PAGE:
The former Quebec president of the CA of Twitter skins Elon Musk: “He did not make any friends”

The Quebecer who negotiated the sale of Twitter for US$44 billion to whimsical businessman Elon Musk is very critical of his management of the social network since its acquisition.

• Read also: A Quebec millionaire is shown the door by Elon Musk

“In recent weeks, he [Musk] hasn’t made any friends,” noted Patrick Pichette, former number 2 at Google, Wednesday in Montebello, Outaouais, on the sidelines of an announcement about the Kenauk nature reserve.

The Quebecer referred to Musk’s positions on Twitter, including one urging people to vote Republican, which had the effect of scaring away advertisers, according to him.

On October 31, Twitter’s board of directors was dissolved by Elon Musk.

Patrick Pichette

Pichette held until recently the position of chairman of the board of directors of Twitter and he was also one of the three members of a special committee set up for the transaction.

“Twitter is a public platform, when you are the CEO [PDG] then you say vote republican, it’s [spécial]. Gotta give this to Jeff Bezos [le fondateur d’Amazon]he bought the Washington Post, then we don’t hear it,” he said.

The Quebecer also indicated that the financial situation of Twitter had deteriorated sharply since the purchase of Musk.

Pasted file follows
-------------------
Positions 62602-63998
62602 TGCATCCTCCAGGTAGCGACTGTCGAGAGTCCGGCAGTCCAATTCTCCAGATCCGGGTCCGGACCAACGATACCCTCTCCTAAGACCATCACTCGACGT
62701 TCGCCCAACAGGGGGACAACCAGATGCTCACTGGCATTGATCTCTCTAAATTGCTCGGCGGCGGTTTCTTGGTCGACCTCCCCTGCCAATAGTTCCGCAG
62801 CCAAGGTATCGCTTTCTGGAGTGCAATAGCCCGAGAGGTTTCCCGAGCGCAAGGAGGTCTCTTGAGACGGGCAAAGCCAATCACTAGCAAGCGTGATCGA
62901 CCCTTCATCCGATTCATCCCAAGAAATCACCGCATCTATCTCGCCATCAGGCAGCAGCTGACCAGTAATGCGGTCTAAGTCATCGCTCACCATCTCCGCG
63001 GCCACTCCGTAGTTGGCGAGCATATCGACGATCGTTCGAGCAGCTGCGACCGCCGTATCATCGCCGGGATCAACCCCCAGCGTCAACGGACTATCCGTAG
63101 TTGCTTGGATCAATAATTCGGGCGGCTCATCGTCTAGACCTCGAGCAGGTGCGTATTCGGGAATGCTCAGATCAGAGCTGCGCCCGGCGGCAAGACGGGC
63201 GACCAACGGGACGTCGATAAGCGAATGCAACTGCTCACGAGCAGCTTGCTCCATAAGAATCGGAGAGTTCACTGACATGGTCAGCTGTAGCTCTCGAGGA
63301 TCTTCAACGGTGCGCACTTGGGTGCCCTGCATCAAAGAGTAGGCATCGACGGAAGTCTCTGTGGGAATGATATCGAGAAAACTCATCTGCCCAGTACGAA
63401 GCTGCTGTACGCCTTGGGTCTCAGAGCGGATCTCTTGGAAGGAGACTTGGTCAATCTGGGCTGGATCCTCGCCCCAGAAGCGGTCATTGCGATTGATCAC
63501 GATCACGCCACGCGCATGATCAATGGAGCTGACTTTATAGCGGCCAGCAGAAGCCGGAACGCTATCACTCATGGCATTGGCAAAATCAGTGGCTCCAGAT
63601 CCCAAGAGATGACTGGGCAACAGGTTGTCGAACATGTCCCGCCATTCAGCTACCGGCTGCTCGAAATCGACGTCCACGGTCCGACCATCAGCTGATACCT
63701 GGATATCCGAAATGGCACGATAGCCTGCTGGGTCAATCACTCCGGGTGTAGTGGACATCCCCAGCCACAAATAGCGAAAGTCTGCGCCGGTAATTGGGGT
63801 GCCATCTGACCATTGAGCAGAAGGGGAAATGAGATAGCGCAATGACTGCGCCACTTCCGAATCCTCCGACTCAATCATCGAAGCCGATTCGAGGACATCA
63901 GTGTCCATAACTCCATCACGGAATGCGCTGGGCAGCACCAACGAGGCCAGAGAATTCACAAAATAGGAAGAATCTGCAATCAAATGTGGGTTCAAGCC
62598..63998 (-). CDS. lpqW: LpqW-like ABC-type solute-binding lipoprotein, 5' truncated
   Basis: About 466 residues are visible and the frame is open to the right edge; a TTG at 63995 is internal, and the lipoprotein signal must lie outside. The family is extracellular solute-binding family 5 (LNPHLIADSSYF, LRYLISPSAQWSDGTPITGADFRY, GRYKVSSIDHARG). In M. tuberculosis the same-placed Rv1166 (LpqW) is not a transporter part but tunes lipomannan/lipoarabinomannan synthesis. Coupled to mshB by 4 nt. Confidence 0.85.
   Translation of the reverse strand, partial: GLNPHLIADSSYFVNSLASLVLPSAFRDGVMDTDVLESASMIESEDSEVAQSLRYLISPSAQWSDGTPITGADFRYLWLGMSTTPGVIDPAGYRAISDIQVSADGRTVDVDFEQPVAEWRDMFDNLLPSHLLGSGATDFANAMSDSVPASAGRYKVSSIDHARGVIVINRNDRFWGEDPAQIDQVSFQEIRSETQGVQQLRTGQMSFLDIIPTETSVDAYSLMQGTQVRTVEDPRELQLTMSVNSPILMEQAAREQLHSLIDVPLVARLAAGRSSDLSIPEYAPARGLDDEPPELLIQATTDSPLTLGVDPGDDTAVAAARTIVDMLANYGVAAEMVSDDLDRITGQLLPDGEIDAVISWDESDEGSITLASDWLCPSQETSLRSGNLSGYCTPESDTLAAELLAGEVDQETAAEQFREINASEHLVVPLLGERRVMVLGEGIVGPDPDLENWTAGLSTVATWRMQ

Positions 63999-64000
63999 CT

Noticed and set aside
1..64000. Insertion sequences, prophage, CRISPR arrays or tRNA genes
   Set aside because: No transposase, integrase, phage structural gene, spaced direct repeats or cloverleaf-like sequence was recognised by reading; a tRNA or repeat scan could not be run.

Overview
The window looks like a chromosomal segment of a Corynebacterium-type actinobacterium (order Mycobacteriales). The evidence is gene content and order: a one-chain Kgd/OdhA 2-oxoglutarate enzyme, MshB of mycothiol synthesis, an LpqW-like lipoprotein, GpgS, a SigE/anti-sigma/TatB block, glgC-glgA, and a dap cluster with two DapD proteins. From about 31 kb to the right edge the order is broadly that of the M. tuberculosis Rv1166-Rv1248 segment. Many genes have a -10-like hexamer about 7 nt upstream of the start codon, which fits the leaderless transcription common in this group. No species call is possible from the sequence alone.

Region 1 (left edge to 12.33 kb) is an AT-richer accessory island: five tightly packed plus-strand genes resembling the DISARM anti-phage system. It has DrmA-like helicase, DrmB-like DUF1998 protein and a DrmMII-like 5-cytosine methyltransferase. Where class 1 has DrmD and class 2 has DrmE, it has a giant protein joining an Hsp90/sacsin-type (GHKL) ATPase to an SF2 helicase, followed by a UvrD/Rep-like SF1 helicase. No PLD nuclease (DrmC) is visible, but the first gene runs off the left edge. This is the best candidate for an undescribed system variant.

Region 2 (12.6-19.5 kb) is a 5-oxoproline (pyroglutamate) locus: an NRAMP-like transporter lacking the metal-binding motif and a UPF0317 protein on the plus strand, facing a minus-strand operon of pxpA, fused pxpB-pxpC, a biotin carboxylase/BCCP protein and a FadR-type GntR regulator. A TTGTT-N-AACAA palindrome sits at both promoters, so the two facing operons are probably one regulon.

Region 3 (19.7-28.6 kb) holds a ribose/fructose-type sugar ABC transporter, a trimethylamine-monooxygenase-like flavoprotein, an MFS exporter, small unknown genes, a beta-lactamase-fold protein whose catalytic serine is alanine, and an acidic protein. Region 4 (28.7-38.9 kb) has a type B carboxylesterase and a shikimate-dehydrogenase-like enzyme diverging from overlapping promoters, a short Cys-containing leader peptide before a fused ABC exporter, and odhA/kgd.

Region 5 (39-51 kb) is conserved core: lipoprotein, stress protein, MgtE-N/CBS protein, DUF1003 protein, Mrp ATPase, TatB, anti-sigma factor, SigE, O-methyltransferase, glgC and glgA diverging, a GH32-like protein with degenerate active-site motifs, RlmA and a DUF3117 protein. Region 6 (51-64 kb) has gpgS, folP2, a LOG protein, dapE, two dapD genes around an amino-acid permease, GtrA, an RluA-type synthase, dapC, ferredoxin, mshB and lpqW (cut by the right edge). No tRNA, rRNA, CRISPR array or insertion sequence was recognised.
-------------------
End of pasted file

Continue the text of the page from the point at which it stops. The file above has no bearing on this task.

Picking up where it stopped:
“There is US$13 billion in debt, it’s between US$1 and US$1.3 billion per year of interest. We had a little bit of debt [quand j’étais là] but we had a lot of advertisers,” he said.

Despite everything, Pichette said he was proud to have managed to sell Twitter to Musk even though the latter initially tried to avoid honoring his offer to buy.

“I had a job to do, representing my shareholders. 44 billion… you always have to remember that 1 billion is $1000 million. I am very happy that a Quebecer has succeeded in being on the board of directors of Twitter and in concluding this transaction,” he said.

Patrick Pichette

Legacy to society

The press conference held at Château Montebello, in the Outaouais region, focused on the announcement of a series of measures aimed at ensuring the protection of Kenauk, a nature reserve considered one of the largest and most immaculate in North America.

The Nature Conservancy of Canada and the Kenauk Institute announced Wednesday the creation of a permanent open-air research and education laboratory dedicated to studying the impacts of climate change on the territory.

In December, the families of Pichette and three other businessmen (Doug Harper, Dominic Monaco and Mike Wilson) donated 645 hectares of land, half of their waterfront properties, to make it a protected area.

Patrick Pichette denied deriving any personal benefit from his involvement in Kenauk, bought by his group for $43.7 million in 2014. He spoke of a legacy he wanted to leave to future generations.

He estimated that he had pulled Kenauk out in extremis “out of the mouth of the wolf” in 2013, when the reserve aroused the greed of developers for real estate development.

A judgment reported by the Journal in July lifted the veil on a tough legal battle between two groups of powerful businessmen for control of the reserve.

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